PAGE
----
Many leaders want to establish a culture of innovation at their workplace, one that encourages flexibility, creativity and supports risk-taking. The benefit? breakthrough products, a superior customer experience and a more agile response to market changes.
But what is happening in organizations today, and what can leaders do – specifically those within the HR and L&D (learning and development) functions – in not only supporting but also driving, a culture of innovation? The 2019 US L&D Report highlights some of the latest trends that companies are already applying.
Create a safe space for risks and ideas
Innovation occurs when employees feel free to take risks without repercussions. Focusing on employees’ individual strengths has been key to creating a culture of innovation. Focusing on strengths creates trust; it creates a safe space to try something and possibly fail, have a conversation about it, and move forward. For many organizations, innovation is a byproduct of their culture that prioritizes relationship-building and trust between employees and managers over learning hard skills.
Having engaged and committed leaders who can encourage this culture is key. It comes as no surprise that leadership and management skills are in high demand at organizations that are leading the innovation charge.
Together with creating an environment where risks can happen without repercussions, encouraging idea-sharing between colleagues on all levels of the organization will also propel innovation. The takeaway? Create programs that allow employees to cultivate their individual strengths while building relationships with others on the team. Where there’s support, there’s innovation – and trust needs to exist between team members for innovation to flourish.
The aim of HR/L&D leaders is to adjust to continuous organizational changes without compromising either the speed or quality of talent development strategies. An overly-planned L&D program is less likely to adapt to any changes in business strategy, so don’t be afraid to stray from your schedule and remain flexible when business needs a shift. This also means that for innovation to occur, your program needs to tailor itself to the individualized present (and future) needs of employees.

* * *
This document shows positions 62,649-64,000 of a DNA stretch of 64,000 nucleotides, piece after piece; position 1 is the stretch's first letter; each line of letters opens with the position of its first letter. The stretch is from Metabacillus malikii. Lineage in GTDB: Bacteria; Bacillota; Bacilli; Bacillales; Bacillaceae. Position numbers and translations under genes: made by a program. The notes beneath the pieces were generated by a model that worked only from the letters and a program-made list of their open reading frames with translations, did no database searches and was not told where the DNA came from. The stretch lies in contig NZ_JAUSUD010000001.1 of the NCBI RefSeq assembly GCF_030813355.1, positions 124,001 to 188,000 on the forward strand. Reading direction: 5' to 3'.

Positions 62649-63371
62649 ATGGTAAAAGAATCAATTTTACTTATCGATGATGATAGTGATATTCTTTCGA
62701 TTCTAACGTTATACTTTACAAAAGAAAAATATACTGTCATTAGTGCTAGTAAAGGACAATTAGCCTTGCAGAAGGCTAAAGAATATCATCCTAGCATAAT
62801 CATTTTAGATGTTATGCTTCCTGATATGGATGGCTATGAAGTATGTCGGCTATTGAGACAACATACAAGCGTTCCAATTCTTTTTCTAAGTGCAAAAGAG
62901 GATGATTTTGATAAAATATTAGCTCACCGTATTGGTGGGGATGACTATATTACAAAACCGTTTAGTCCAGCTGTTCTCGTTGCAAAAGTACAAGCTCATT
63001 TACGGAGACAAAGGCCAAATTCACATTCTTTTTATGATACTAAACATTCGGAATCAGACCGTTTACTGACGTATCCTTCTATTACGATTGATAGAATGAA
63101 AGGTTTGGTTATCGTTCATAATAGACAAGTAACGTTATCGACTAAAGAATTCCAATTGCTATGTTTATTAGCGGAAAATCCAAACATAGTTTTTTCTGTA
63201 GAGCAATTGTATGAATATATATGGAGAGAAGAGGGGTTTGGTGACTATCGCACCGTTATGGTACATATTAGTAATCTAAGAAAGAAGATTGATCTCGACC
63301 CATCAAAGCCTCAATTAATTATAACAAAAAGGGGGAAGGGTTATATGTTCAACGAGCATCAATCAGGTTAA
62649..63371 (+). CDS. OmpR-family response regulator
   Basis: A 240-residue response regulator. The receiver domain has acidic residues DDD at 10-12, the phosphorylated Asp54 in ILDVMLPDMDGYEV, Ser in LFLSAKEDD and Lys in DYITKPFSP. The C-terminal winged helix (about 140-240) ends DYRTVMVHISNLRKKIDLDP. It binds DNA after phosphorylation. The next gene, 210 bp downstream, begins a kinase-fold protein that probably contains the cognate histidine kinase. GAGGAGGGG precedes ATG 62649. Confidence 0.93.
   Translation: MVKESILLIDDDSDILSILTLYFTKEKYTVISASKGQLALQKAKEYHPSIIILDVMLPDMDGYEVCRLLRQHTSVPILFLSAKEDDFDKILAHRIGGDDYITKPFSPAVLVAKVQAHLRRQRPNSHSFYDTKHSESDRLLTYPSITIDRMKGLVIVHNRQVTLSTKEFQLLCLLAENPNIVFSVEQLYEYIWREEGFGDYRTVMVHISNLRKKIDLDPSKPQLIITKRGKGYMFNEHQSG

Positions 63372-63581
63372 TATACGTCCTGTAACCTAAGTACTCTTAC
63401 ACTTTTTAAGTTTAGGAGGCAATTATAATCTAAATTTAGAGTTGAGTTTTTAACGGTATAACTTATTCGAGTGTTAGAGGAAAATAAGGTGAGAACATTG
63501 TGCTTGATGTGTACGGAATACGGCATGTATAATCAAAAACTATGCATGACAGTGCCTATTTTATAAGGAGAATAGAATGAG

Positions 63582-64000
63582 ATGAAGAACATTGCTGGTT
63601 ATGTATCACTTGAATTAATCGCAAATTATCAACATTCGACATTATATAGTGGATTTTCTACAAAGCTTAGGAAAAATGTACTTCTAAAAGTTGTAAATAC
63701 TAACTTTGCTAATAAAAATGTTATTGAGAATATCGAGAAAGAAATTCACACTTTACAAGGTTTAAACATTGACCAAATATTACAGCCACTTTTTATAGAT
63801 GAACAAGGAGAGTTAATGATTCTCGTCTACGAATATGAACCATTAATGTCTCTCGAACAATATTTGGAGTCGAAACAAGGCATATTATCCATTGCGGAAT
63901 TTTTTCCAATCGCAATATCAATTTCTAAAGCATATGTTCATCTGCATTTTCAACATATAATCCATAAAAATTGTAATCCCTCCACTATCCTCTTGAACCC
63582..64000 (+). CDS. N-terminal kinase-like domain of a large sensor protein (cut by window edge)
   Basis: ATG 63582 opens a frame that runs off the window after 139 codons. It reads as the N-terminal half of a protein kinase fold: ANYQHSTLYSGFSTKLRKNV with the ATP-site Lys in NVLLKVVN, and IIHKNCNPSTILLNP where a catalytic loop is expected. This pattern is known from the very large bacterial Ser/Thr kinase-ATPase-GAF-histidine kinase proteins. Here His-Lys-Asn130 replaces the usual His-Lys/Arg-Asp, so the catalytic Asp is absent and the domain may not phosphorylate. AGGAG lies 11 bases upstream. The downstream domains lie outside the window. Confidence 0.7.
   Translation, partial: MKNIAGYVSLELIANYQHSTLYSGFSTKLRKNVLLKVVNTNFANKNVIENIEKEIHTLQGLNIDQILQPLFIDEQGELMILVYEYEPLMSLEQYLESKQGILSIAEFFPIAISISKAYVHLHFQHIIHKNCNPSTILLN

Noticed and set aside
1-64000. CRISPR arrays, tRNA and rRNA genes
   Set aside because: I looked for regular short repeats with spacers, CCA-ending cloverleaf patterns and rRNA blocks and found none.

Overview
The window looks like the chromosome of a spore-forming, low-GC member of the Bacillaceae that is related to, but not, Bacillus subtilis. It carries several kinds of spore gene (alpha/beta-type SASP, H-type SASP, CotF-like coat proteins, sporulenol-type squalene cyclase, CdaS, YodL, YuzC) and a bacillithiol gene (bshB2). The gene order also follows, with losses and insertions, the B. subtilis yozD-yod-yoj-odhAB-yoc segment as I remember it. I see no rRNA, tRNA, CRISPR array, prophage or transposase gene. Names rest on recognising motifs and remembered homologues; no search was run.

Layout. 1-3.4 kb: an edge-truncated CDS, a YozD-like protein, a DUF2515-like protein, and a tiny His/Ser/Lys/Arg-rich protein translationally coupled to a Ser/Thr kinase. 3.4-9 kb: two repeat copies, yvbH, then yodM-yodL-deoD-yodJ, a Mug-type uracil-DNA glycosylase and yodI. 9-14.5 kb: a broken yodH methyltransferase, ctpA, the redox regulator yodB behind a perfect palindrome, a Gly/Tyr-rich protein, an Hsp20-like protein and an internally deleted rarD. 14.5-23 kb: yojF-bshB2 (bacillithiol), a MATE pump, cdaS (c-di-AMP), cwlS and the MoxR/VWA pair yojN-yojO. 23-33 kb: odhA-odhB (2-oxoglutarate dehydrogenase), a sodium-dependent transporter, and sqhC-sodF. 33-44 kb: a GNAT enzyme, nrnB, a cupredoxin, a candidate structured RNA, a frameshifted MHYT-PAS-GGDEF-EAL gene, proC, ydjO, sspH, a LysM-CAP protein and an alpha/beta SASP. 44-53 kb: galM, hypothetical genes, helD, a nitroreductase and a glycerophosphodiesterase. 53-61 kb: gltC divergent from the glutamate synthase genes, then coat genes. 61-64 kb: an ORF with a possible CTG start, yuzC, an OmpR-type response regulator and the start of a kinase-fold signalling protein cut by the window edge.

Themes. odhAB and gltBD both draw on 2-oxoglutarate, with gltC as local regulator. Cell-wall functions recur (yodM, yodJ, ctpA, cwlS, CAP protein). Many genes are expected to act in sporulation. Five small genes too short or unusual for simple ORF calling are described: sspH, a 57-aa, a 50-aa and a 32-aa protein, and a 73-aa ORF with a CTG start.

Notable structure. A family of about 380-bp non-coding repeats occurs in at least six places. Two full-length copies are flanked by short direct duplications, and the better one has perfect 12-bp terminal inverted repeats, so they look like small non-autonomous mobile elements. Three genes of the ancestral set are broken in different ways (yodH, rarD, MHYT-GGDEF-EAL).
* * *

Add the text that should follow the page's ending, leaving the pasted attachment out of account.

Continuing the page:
Experiment (and then recalibrate)
Innovation comes from risk-taking. But since there are so many effective mediums and methods to deliver learning in 2019, it’s important to think outside the box and beyond traditional learning – and to never be afraid of recalibrating based on results. It’s crucial to carry out evaluations and monitor feedback in order to continually produce and develop innovation-driving programs of the highest standard.
Evaluation and recalibration are at the heart of world-leading innovation initiatives. Through surveys, focus groups, or other evaluations, it’s crucial to determine which programs work, which can be optimized, and which should be scrapped. Even more critical, however, is that you cultivate a working environment where employees can question current processes without repercussions. In a space where there’s mutual trust, reflection can grow into innovation.
Make the connection between L&D and innovation explicit
You can plan engaging L&D initiatives in the hope that it sparks innovation company-wide, or you can go one step further. Planning programming around the concept of innovation might include a guest speaker series with fellow innovation leaders from your industry, a course on design thinking, or even scheduled ‘hack-a-thons’ where employees get to take a step back from their daily tasks and focus on how they could collectively improve company processes.
About The Author
Oli Garner is a writer and digital content editor at professional training search engine findcourses.com and higher education portal educations.com. Currently based in Stockholm after graduating from the University of Kent in 2015, Oli is dedicated to creating engaging learning and development focused content that aids companies and individuals in choosing the correct training option for their needs.